Promoting Physical Activity and Nutritional Behaviors in Ethnically-Diverse, Low-Income Patients

2.50
Hdl Handle:
http://hdl.handle.net/10755/158494
Type:
Presentation
Title:
Promoting Physical Activity and Nutritional Behaviors in Ethnically-Diverse, Low-Income Patients
Abstract:
Promoting Physical Activity and Nutritional Behaviors in Ethnically-Diverse, Low-Income Patients
Conference Sponsor:Midwest Nursing Research Society
Conference Year:2005
Author:Plonczynski, Donna J., PhD, APN, RN
P.I. Institution Name:Northern Illinois University
Title:Assistant Professor
Contact Address:School of Nursing, 1240 Normal Rd, DeKalb, IL, 60115, USA
Contact Telephone:815.753.6584
Co-Authors:Sally P. Lundeen, FAAN, RN, Dean; Laura M. Anderko, PhD, RN, Associate Dean; and Claudia Bartz, PhD, RN, FAAN, Associate Professor
Problem. Sedentary lifestyles and poor nutritional intake are
significant contributors to the prevalence of obesity, heart disease, and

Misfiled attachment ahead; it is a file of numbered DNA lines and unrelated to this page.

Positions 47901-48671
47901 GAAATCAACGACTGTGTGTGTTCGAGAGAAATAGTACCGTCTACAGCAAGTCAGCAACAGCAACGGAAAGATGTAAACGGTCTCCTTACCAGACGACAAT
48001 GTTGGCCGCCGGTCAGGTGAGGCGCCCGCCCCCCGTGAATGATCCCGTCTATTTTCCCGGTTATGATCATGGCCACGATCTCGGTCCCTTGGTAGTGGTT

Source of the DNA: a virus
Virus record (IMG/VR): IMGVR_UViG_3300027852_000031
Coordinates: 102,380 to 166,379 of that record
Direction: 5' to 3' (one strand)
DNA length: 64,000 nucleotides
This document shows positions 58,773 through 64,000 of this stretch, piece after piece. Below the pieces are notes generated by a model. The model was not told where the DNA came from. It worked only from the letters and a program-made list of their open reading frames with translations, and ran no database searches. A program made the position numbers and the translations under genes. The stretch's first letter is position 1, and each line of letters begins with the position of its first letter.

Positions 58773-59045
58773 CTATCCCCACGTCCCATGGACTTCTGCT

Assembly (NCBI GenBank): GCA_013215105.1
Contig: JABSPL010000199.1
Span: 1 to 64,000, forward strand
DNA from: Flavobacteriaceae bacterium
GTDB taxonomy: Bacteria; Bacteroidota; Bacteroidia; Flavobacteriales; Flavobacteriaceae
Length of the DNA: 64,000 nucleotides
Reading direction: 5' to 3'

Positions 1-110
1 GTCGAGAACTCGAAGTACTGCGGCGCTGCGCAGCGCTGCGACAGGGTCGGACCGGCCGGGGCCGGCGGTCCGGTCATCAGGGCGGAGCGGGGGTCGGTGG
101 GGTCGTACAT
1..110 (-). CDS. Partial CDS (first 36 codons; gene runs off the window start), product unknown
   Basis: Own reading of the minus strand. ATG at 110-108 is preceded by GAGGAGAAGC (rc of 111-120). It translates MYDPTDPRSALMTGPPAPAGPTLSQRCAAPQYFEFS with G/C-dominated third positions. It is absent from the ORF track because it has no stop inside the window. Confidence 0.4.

diabetes. Prevalence rates of these chronic diseases are higher in
ethnically-diverse, low-income communities. Community-based, tailored
approaches are indicated to transfer research on behavior change into
practice. This paper presents the results of a physical activity and
nutritional intervention study across eight nursing centers of the Midwest
Nursing Centers Consortium Research Network. Framework. The Health Belief
Model in concert with Lundeen's Nursing Center Model framed the study.
Subjects. After IRB approval, adult patients presenting for non-acute
illnesses at a participating nursing center were recruited if they were at
risk for chronic disease according to Healthy People 2010. Patients were
included in the study if they had controlled BP and normal urinalysis,
regardless of their BMI. Method. A cross-sectional research design was
used for this study that was provided in English or Spanish. Video
teleconferences were used to maintain continuity between sites.
Interventions that were both culturally and educationally appropriate
followed a 16-week course titled, "Wellness for a Lifetime," which
included health buddies, support groups, organized walking, and
presentations. Weekly evaluations of health behaviors were conducted.
Results. Preliminary results found that subjects were predominantly women
(84%) with an age range between 40-83 years. The ethnic distribution was
diverse with Caucasian (48%), African American (39%), Hispanic (11%), and